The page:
Monday, July 27, 2015

Social Climber - Faith Circle Style

I just finished reading a post by Debbie at A Quilter's Table about how quickly a quilt can be made from start to final binding stitch. It seems that 7 hours is a real possibility for a baby quilt. Contrast that with my decidedly un-quick work on the Social Climber quilt. The Faith Circle ladies stitched up the blocks last October and mailed them off to me. At that same time I was spending every free moment working on the Snowflake Among the Stars wedding quilt for a dear couple. It had to be ready for a December wedding date. Then, of course, came Christmas and New Years - not a good time for finishing large quilt projects. As soon as the holiday season was over I knew I'd need to dedicate all my time to completing Mixed Flock in time for the Northern Shenandoah Valley Quilt Show in April. Fast forward to the end of the school year and another wedding gift (soon to be revealed) and Social Climber was just not getting the attention it so deserved.

Well, I'm so pleased to be able to say Social Climber is now complete!

Social Climber - pattern by Villa Rosa Designs

With a burst of dedicated effort I was able to finish the quilting, binding, washing, and photographing in a two day period. How's that for getting a second wind on this project?

My inspiration for the quilting came from a Craftsy class I bought, Creative Quilting with Your Walking Foot, taught by Jacquie Gering. One of the lessons teaches how to do sectioned curves. Needing something a little more at my comfort level I divided quilt into three sections and did straight line quilting instead of curves. I used masking tape to space the lines at 1" intervals - just moving the tape with each line of quilting.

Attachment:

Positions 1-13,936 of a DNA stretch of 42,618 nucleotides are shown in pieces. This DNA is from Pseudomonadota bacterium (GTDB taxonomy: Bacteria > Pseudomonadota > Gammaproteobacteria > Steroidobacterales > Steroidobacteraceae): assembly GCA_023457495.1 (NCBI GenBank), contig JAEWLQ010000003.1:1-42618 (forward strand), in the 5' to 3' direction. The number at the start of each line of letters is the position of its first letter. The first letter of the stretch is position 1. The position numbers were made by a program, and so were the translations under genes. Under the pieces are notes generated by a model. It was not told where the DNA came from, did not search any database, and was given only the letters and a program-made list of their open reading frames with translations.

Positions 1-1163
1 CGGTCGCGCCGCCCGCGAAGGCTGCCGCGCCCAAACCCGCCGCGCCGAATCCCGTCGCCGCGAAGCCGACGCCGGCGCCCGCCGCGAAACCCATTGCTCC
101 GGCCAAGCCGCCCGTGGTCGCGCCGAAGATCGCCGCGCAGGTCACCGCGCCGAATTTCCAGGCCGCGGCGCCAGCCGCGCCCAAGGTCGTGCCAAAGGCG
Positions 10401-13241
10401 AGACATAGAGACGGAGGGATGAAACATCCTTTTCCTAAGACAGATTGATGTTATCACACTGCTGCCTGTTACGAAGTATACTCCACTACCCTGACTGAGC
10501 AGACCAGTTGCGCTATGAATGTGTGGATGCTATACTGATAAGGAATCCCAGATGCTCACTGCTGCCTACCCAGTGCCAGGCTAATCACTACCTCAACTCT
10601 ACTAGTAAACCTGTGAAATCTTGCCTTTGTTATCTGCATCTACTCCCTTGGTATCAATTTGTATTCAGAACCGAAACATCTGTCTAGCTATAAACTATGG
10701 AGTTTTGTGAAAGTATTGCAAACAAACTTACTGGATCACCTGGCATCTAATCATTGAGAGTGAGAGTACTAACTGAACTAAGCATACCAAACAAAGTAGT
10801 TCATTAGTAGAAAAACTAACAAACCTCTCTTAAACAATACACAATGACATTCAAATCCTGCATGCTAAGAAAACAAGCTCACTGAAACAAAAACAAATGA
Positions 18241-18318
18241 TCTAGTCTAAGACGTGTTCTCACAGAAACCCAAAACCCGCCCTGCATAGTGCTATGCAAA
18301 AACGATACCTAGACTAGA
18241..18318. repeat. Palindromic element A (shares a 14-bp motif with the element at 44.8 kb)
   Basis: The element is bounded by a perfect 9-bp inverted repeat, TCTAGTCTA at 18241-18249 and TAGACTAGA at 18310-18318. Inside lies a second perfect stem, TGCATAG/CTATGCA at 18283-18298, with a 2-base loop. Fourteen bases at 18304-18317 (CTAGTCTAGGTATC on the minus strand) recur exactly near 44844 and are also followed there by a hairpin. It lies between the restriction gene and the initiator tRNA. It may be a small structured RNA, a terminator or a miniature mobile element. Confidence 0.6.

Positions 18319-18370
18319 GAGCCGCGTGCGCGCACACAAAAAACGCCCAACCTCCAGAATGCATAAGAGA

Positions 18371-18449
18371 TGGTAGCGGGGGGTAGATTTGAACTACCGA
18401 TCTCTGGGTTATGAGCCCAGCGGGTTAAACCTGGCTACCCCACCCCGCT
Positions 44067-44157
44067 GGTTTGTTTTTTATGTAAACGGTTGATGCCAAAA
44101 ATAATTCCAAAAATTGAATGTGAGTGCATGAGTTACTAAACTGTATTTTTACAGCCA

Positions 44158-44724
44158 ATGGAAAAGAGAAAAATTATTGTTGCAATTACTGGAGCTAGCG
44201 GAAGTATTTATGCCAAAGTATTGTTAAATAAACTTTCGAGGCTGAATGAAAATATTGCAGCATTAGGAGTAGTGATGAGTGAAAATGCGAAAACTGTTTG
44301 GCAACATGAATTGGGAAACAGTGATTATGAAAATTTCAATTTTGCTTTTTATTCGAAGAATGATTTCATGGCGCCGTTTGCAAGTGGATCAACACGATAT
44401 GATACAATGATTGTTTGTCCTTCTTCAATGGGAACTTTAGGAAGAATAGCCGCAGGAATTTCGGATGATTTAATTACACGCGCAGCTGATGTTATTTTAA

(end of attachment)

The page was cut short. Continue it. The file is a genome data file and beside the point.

Pieced back for Social Climber

For the back I used one large piece of My Sunshine, a Riley Blake Designs fabric and then finished out with several smaller cuts from my stash. This photo of the quilt back also shows the quilting better. I was looking through my stash trying to find enough fabric to do the binding, however there just was nothing that would work. As I trimmed down the quilt top I noted that there was significant backing fabric on all sides being cut away. It turned out I had enough fabric to cut down into binding strips - Hooray! No extra scraps created!

All in all this turned out to be a lovely quilt and I'm so happy to have it finished!


In the interest of ensuring a sturdy binding I machine stitched it - folding to the front so I could make sure it had the best results possible. I went ahead and used straight stitching and although not perfect, it's not bad! My sewing skills have greatly improved since my last attempt to attach a binding using this method.

The Faith Circle donates it's quilts to Restore Innocence. A Colorado based non-profit which aids in the restoration of young women rescued from human trafficking. You can read more about them here. Thank you Faith Circle ladies for your work on these blocks - you're a great group of ladies to sew with :o)


  1. It is beautiful and you did a great job. I'm sure whomever receives it will absolutely love it.

  2. oh this is lovely! I'm sure it's a relief to have this finish behind you. LOVE the quilting you chose!

  3. Your quilt turned out beautifully! I also love the quilting and will definitely check out that Craftsy class you took.

  4. Gorgeous work! The quilting is perfect! I have that class, also, and really like it.

  5. It turned out great! Love it!

  6. It's a great quilt. I bought that class too, and it's been great to get me to take a few extra steps that make a big difference. Well worth it!


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